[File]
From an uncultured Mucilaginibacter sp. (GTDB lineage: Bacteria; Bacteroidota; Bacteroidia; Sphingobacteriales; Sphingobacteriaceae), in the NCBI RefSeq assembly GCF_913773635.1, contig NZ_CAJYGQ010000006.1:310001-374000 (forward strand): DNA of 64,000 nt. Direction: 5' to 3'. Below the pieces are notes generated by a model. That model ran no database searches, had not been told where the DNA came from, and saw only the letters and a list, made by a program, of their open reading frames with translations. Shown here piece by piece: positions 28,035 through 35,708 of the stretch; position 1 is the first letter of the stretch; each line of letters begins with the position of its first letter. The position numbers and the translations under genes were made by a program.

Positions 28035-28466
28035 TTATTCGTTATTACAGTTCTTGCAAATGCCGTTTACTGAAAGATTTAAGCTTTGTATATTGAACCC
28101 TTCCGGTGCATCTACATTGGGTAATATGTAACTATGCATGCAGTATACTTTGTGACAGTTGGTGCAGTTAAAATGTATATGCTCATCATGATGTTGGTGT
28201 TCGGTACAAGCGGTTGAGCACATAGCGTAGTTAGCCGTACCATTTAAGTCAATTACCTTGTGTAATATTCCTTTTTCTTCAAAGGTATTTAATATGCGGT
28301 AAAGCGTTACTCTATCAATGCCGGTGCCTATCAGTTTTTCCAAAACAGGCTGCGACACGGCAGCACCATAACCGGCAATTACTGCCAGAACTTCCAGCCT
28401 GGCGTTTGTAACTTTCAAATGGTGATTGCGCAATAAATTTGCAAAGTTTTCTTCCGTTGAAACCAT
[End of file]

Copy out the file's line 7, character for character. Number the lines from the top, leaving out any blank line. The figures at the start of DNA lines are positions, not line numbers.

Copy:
28401 GGCGTTTGTAACTTTCAAATGGTGATTGCGCAATAAATTTGCAAAGTTTTCTTCCGTTGAAACCAT